Holtby posted a losing record (7-11-3) for the first time in his illustrious career and had career lows in goals against average (3.67) and save percentage (.889). He was bought out of the remaining year in his contract after the Canucks gave their starter of the future, Demko, a five-year, $25 million extension. Holtby’s buy-out came after Vancouver tried to find a trade partner and left him unprotected in the Seattle Kraken Expansion Draft.
Holtby was signed by the Dallas Stars exactly a day later, inking a one-year deal. Holtby’s family, including their two children Belle and Benjamin, were forced to move again.
“We are excited to add Braden to our goaltending group,” Stars general manager Jim Nill said in a release. “We’re looking forward to Braden giving us the elite goaltending that he’s shown he’s capable of throughout his career. He has won every major award a goaltender can win and we are thrilled that a person of his pedigree is joining our organization.”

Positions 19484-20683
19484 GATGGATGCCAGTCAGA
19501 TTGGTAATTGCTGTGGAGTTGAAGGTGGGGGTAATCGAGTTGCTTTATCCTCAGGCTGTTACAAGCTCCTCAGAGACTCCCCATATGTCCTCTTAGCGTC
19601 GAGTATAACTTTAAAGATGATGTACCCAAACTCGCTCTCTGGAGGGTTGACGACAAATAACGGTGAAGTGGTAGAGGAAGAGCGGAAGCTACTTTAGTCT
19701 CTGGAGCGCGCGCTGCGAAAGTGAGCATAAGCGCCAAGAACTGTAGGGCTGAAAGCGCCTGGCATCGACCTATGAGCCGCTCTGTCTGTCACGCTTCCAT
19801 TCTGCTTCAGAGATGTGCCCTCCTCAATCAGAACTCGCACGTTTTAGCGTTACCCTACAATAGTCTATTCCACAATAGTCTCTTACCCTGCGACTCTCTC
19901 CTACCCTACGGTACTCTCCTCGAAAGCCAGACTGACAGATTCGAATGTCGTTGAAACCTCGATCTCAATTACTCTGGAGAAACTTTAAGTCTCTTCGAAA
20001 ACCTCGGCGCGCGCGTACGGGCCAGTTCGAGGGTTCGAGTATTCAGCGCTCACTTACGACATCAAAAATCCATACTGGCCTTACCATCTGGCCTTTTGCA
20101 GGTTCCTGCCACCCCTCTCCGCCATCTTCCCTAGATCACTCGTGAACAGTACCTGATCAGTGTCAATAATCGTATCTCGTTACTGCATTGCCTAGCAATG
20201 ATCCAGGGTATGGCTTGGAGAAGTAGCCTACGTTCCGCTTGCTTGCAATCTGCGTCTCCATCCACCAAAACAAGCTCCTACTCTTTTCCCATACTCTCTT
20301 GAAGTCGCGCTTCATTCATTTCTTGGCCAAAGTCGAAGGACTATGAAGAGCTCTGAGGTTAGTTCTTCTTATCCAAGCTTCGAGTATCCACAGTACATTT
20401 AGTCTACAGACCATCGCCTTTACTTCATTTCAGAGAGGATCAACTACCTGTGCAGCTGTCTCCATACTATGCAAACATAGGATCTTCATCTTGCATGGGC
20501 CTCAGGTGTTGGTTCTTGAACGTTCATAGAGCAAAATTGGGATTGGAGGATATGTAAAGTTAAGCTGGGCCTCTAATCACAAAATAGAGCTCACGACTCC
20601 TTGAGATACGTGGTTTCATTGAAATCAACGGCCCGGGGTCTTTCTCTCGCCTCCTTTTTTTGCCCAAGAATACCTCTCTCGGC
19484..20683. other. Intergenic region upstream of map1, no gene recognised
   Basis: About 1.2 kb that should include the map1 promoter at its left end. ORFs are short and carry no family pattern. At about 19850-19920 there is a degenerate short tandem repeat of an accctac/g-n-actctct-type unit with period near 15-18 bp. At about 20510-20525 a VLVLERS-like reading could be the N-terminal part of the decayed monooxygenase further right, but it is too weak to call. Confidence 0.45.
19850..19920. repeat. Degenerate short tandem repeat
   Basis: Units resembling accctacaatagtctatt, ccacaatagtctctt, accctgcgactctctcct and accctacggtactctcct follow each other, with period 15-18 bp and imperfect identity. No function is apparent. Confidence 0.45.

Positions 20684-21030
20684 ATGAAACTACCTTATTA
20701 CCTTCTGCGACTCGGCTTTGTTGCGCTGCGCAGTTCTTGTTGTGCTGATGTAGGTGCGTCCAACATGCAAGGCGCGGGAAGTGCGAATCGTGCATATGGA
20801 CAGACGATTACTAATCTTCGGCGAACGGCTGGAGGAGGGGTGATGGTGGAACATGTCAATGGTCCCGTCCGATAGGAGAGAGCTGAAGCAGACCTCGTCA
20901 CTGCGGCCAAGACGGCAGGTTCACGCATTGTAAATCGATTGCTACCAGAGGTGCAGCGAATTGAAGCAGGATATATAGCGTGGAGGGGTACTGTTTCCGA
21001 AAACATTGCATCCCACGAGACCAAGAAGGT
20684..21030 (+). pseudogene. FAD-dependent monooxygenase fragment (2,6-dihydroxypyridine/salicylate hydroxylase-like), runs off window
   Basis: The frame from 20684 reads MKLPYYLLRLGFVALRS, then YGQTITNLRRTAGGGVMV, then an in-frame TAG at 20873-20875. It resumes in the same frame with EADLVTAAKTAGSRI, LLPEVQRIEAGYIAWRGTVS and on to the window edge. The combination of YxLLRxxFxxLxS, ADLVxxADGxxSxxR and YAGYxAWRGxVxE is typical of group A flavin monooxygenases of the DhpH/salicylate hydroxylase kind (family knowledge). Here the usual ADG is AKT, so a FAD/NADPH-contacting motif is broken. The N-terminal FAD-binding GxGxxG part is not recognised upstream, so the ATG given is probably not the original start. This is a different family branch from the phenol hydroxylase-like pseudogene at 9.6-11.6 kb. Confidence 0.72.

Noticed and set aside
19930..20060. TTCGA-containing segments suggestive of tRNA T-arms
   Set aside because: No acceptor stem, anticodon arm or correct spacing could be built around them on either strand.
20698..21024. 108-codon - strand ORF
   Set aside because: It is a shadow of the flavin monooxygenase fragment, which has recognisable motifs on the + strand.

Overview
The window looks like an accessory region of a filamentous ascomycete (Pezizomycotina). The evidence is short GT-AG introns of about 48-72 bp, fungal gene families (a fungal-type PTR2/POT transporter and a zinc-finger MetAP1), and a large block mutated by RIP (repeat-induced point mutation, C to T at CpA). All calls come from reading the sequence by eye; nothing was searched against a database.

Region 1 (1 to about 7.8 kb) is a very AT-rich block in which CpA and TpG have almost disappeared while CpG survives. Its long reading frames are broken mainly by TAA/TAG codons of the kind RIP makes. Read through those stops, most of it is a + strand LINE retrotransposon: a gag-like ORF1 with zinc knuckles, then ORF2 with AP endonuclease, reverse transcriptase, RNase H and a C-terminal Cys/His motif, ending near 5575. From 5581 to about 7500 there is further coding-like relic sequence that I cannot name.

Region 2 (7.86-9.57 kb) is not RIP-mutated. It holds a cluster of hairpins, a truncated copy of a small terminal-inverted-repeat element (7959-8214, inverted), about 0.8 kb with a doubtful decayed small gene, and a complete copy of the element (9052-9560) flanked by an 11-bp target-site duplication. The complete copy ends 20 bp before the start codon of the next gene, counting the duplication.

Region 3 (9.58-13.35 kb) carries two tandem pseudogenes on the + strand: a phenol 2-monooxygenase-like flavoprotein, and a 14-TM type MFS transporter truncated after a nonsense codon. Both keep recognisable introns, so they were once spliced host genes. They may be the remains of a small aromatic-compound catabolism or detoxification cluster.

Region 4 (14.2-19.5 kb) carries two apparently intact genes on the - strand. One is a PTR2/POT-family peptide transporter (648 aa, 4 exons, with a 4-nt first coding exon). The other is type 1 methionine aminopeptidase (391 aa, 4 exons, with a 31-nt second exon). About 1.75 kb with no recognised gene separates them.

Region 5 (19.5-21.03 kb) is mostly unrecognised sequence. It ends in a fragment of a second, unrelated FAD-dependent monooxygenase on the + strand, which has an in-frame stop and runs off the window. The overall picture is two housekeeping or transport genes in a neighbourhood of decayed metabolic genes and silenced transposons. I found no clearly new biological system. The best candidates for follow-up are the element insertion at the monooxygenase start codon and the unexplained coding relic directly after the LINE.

Dallas was an interesting landing spot because Holtby joined a team two seasons removed from a Stanley Cup Final appearance in 2020. The team already had veterans Ben Bishop (injured) and Anton Khudobin in net with young star Jake Oettinger waiting in the wings. At best, Holtby would emerge as the team’s starter; at worst, he’d mentor Oettinger.
Holtby started the season on fire during his first four appearances in net, stopping 139 of his first 147 shots (.946 SV%). But as the season creeped into the winter, he made fewer and fewer starts. Holtby got the nod four times in both November and December. January saw Holtby make a season-high six starts after Khudobin suffered a season-ending hip injury. Holtby’s final game that month, a January 28 game against the Capitals, proved to be significant and put a lot of things in perspective.
The game marked the first time Holtby had faced the Capitals since leaving the organization two years prior. During the 2020-21 season, teams only played intradivision rivals due to the pandemic. Holtby predicted before puck drop that “it’s going to be strange tonight. Very odd.”